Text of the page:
• *The a breakfast
  • *Some this breakfast
  • *John's your breakfast
  • *Some today's breakfast

This is why your example of "My today's breakfast" sounds wrong. Because both "my" and "today's" are determiners. And most determiners don't play well together.

If you just want to know what can come between a possessive determiner like "my" and a noun like "chair," the answer is any number of adjectives, even a list. For example, "My big, wooden, colorful chair."

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    What about the case of something like "my dog's breakfast," or any case denoting the possession of a possession? Applying the structure of something like "my dog's breakfast and my cat's breakfast" to the OP's example would result in something like "my today's breakfast and my yesterday's breakfast," which is admittedly awkward but has a clear meaning. Even flipping the order of "John's your breakfast" to "your John's breakfast" gives it a unique meaning which could not otherwise be expressed. – Myron Jan 28 '16 at 20:54
  • @Myron, Possessives can be applied to more than just "names" like "John" and "today". They can be applied to full noun phrases (that is, a determiner plus a noun) like "the dog" and "my dog", resulting in "the dog's" and "my dog's". But it is important to note that the possessive is here being applied to the whole noun phrase, not just the word "dog." The reason it doesn't work for "my today's" is because the pseudo noun phrase "my today" is not grammatical (at least to my ear). – GoldenGremlin Jan 28 '16 at 21:00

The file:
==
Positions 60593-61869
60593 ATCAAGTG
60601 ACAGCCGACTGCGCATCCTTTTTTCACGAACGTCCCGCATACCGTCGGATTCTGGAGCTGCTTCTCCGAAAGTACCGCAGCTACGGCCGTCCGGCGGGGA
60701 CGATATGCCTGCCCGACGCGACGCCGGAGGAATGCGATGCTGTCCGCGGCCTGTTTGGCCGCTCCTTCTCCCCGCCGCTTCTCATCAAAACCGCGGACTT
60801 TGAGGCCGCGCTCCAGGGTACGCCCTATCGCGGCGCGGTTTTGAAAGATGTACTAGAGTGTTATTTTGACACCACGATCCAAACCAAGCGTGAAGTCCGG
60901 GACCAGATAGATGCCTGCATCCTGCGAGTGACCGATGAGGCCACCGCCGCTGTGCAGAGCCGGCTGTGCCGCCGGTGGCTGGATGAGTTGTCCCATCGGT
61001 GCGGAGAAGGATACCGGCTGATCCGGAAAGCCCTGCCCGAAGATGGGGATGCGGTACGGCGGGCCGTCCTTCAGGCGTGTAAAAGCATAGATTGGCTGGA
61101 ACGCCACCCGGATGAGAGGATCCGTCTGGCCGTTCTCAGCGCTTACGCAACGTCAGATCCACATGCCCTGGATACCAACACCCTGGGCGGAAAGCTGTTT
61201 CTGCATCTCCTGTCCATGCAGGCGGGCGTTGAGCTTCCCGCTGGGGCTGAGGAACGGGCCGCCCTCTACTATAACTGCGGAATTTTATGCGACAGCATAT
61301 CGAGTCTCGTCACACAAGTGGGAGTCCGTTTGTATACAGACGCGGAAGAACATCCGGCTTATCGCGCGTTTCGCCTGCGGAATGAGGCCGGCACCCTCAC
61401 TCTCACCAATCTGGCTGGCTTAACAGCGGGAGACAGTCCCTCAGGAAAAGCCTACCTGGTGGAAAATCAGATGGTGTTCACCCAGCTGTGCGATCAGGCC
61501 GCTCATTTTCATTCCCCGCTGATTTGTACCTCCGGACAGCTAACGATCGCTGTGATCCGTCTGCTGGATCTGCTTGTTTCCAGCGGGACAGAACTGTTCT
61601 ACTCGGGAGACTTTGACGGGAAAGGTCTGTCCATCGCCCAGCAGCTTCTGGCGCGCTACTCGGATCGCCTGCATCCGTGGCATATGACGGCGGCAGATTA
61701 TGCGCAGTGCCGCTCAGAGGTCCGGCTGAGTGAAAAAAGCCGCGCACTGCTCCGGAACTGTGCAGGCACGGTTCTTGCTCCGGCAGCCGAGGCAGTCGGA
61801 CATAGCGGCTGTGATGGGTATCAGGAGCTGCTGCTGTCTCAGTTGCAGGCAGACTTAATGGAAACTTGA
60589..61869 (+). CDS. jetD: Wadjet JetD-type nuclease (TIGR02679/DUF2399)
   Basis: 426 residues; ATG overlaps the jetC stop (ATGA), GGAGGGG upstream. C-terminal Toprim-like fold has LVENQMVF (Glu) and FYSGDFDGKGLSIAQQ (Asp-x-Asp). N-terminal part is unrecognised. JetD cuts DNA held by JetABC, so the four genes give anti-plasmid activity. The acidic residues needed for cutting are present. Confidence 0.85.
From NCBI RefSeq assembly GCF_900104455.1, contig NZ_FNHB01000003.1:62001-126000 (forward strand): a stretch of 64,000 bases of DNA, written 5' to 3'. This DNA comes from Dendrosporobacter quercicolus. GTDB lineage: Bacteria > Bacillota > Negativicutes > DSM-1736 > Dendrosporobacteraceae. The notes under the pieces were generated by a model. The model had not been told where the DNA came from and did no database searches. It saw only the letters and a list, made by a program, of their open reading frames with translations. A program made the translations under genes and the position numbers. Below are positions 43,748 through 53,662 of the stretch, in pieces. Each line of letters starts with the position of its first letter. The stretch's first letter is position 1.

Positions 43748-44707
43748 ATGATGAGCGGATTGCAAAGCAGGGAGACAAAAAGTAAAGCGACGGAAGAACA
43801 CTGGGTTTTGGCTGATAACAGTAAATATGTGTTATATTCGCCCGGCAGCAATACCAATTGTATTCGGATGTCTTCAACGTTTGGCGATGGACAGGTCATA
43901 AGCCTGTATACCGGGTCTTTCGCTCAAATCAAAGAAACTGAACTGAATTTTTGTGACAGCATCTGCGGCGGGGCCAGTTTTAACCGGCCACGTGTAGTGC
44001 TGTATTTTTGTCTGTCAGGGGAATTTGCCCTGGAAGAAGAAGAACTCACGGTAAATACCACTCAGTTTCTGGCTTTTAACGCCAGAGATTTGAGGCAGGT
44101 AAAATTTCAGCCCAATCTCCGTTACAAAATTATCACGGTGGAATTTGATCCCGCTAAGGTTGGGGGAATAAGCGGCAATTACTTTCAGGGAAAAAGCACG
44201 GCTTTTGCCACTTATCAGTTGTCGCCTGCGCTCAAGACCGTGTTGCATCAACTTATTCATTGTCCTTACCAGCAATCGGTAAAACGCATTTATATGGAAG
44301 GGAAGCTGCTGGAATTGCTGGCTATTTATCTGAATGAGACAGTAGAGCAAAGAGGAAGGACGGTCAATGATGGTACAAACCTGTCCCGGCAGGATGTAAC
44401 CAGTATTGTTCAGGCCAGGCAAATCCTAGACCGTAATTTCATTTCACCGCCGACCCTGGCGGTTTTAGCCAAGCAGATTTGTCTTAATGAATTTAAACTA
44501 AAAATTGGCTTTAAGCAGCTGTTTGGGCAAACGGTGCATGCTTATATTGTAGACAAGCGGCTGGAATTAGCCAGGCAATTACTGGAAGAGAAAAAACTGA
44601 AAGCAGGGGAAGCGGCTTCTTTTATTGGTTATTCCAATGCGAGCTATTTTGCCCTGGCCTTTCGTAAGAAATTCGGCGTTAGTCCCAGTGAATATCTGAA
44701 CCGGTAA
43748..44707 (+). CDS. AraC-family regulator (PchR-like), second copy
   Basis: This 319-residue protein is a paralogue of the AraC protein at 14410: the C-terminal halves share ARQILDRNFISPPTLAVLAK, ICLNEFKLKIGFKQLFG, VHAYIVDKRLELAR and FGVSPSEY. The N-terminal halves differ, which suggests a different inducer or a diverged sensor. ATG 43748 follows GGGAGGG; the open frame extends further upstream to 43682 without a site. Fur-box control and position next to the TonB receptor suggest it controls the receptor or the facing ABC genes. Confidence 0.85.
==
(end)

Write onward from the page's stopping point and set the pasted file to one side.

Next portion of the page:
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    That makes sense, the part that initially didn't click for me was the grouping of "my ___'s" as a single descriptor of the subject, rather than having two levels. You're right, when interpreted in that way, "my today's breakfast" breaks down due to the inclusion of "my today." – Myron Jan 28 '16 at 21:10
  • I must admit I don't like my today's paper in at least one of those 68 written instances (where it clearly references the [academic] paper which I'm presenting today), but I have no problem with the usage where it means my copy of today's newspaper. In short, if you insist on classifying today's paper as a (possessive) determiner rather than an "adjectival" usage, I think you have to allow that multiple determiners are valid. But in practice I think (some) people use it that way because they see it as adjectival. – FumbleFingers Feb 2 '16 at 14:39
  • @Myron: I think you are mistaken. To the extent that my today's breakfast can be seen as "valid", it requires that today's breakfast be a contextually meaningful concept (for example, you and your interlocutor are both staying at different hotels that each offer a "today's (chef's special) breakfast" that changes from day to day. Then you can "stack" another determiner, and refer to your today's breakfast (as distinct from my today's breakfast). – FumbleFingers Feb 2 '16 at 14:47